Recent events have further accentuated this change in perception. Most notably, Twitter, arguably the world’s most influential social media platform, is now owned by Elon Musk, the world’s richest person. The fact that Twitter now has no public accountability has alarmed everyone about how dangerous this concentration of power can be for society.
New laws are being mooted across the world to rein in social media. These laws aim to curtail the monopolistic power of these technology platforms. They plan to address issues related to market failures arising from information asymmetry and externalities, such as the adverse impact of misinformation on civic integrity. the Journalism Competition and Preservation Act (JCPA), which the US Congress is considering, is a case in point. It would give news publishers the power to collectively bargain with social media companies for better commercial terms.
Since both are private enterprises, one can argue that it is their choice how they engage and negotiate. That is true for the majority of services, but not for critical services. Where there is a market failure, it is not unusual for the government to intervene to represent the collective needs of the citizens. So the crucial question is whether there is a market failure. Supporters of the new law believe there has been a market failure due to information asymmetry and externalities. It is no different from, say, a minimum wage law which protects the interests of powerless and often ill-informed daily wage earners against large corporations.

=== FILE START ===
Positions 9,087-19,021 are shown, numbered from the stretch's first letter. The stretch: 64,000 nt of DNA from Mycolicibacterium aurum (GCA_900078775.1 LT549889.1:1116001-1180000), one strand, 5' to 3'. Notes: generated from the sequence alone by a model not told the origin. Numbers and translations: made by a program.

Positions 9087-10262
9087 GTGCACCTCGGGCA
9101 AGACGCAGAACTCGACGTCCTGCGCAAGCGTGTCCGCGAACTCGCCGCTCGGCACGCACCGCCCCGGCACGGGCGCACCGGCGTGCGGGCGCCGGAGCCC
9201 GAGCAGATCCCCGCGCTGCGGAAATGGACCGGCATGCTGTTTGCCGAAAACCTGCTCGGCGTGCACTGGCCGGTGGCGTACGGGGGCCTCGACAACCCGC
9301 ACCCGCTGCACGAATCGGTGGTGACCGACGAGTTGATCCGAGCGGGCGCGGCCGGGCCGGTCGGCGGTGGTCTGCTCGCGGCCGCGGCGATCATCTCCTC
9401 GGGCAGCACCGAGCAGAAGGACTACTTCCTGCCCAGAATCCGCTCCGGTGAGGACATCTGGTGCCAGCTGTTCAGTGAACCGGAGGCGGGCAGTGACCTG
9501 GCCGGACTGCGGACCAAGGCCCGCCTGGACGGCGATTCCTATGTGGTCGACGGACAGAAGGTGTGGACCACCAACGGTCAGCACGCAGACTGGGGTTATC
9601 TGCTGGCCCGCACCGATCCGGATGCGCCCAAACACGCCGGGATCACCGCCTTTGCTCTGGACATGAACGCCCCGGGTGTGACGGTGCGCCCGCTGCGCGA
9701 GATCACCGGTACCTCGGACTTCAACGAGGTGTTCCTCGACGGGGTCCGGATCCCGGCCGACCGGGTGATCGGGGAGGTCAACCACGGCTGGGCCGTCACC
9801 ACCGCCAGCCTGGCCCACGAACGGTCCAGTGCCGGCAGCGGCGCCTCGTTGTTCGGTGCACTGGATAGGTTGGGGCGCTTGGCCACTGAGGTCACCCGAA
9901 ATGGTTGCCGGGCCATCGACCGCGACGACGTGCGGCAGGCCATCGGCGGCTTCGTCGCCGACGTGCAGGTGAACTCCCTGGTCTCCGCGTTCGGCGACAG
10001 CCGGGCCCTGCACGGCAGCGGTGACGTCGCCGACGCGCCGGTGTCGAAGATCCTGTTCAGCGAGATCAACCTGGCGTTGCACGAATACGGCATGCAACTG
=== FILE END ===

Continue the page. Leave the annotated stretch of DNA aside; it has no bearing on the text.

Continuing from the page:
It is time for the big tech companies to act like mature adults now that they are in their twenties. Great power comes with great responsibility. And particularly when it comes to news and journalism, which is the fourth estate of democracy, the playground must ensure fair and equitable playing conditions.
In response to changing public perception, social media platforms will soon fall into two buckets. Some of them would become more accountable on their own accord. They would work proactively to earn a positive reputation and safeguard their place in society. On the other hand, there would be other social media platforms that would choose to prioritize their narrow commercial interests and, by doing so, would attract more public backlash and regulatory oversight. What happened with the media law in Australia was just a precursor. What is happening in the US with the Journalism Competition and Preservation Act (JCPA) is the harbinger of many such regulations worldwide.
In conclusion, the love-hate tiff between journalism and social media will soon get some legal structure. It will not be a full-fledged marriage of equals, with the parties’ rights and responsibilities clearly defined and backed by the full force of the law. However, it will undoubtedly be a cohabitation agreement with the rights of the weaker party spelled out by regulation.
(The writer is former head of Twitter India)